Post-traumatic stress disorder (PTSD), familial conflict, crucifixions and redemption are at the forefront of family conflict in Master of the Crossroads. Paul Calderon’s play starts off on an elevated note when Yolanda, played by Sarah Kate Jackson, storms into the home of her ex-brother-in-law, Jim-Bo (Obi Abili), to plead with him for help with her husband Cornbread (Nixon Cesar), an aggressive veteran who was deployed to Afghanistan. Cornbread has taken a man hostage whom he has mistakenly thinks is an Arab.
Cornbread exhibits severe symptoms of PTSD, and Cesar (despite a tendency to excessive loudness) captures a range of emotions that one can only imagine a person suffering from this disorder could feel. Cornbread has turned to alcohol and drugs to escape the hauntings in his mind and sees redemption or sacrifice as the only way to move forward. His deterioration is displayed when he explains to his brother that he firmly believes that he has captured an actual Arab:
You tell me he a Spanish Man but no Spanish done spill outta his mouth! Sand Nigga jibber’s what spilling out. Sand nigga jibber! And I know sand nigga jibber when I hear it! Heard it often ‘nuff when I was over widdim and they jibbered and jabbered it till it done near drove me insane, even when some of them jibbering and jabbering were “friendly,” pretended to be on our side. Like this little bugger fucker, couldn’t have been more than twelve if a day. One sec we showing him how to use a broom stick for a baseball bat and the next BOOM!! Done blew hisself and about half dozen of us away with an IED.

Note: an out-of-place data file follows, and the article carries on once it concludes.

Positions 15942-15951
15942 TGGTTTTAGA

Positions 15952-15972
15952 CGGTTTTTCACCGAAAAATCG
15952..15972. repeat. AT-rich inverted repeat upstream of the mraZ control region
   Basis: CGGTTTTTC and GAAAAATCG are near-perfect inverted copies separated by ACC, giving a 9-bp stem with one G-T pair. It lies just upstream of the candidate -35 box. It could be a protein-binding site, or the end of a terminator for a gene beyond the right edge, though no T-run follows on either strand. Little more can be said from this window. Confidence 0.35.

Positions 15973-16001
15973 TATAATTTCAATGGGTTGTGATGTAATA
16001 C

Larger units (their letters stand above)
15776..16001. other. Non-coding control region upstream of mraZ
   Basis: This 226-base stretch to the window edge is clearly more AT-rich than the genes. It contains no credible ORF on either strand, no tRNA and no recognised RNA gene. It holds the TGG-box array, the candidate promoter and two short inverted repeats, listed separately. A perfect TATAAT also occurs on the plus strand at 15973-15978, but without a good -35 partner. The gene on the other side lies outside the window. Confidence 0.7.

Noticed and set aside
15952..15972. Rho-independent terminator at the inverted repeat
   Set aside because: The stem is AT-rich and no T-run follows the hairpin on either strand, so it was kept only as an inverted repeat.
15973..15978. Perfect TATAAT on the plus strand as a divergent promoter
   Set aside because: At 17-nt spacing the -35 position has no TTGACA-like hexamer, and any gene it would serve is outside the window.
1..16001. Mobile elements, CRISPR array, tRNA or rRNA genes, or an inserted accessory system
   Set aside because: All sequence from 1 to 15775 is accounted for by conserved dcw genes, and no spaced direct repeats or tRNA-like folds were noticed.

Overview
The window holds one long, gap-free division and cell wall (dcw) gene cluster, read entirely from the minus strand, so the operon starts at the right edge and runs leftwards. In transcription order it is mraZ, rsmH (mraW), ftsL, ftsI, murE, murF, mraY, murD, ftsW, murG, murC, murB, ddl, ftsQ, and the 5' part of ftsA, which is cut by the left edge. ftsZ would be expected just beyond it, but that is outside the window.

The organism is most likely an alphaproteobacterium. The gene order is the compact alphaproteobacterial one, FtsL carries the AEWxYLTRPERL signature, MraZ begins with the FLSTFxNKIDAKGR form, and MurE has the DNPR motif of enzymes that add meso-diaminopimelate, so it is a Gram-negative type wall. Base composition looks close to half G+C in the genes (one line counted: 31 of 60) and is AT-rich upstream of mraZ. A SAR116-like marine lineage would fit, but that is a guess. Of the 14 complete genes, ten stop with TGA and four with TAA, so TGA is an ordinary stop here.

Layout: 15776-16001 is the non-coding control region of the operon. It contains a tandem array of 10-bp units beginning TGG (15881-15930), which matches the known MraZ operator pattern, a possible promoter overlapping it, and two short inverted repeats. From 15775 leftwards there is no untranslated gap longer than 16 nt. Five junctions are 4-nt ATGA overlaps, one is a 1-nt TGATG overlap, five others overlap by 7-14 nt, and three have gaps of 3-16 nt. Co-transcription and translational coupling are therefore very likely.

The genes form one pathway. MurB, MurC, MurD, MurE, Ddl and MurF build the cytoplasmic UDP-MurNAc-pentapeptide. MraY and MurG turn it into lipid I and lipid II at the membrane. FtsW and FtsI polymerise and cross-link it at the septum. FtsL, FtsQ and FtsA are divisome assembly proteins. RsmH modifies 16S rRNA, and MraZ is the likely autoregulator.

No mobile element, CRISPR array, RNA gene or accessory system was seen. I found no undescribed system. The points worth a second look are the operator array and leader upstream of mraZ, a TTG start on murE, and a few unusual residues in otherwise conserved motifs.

The theme of redemption through sacrifice is woven tightly throughout play. The characters have sacrificed their minds and well-being for the sake of their country. Cornbread’s condition is getting worse, and it’s obvious as he plans to “sacrifice” his prisoner. A plot twist occurs with the revelation that Jim-Bo is also suffering from PTSD, and the savior becomes more dangerous. He uses his faith as a source of comfort and a grounding mechanism. As a churchgoing man, Jim-Bo tells Yolanda that Cornbread is “Unwillin’ to understand, that he our Christ!” Abili brings enthusiasm and intensity to Jim-Bo, portraying a scary darkness that has lingered inside his character for who knows how long until he snaps.
His efforts to save the man his brother is holding captive are sidelined as he decides to cleanse the sins of his family through a sacrificial ceremony. Jim-Bo prepares by sawing wood, gathering nails, taking off his clothes, and locking up Cornbread, leading to a climactic, horrific scene as he tries to redeem his family from the demons inside their minds.
The set design by Calderon, who has also directed, is minimalistic, with key symbols displayed on the stage: the American flag, a statue resembling Jesus, and a wooden cross. The props are appropriately violent and intimidating. The lighting by Evan Louison works well with the encompassing theme of the play. It mimics the fog and anxiety associated with PTSD. The music and sounds, also by Louison, are at times terrifying and creepy while at other times meditative and ecclesiastical. With these components working harmoniously, the audience gets a glimpse of what the characters are struggling with day-to-day. Master of the Crossroads is harsh, dark and eerie to make a point about the poor mental health care that American veterans experience.
The Primitive Grace production of Master of the Crossroads plays through Feb. 9 at the Bridge Theater (at Shetler Studios, 244 West 54th St., between Seventh and Eighth Avenues) in Manhattan. Performances are at 8 p.m. Wednesday to Saturday. Tickets are available at primitivegrace.org. Note that this production contains nudity, racist language and graphic violence in an intimate setting.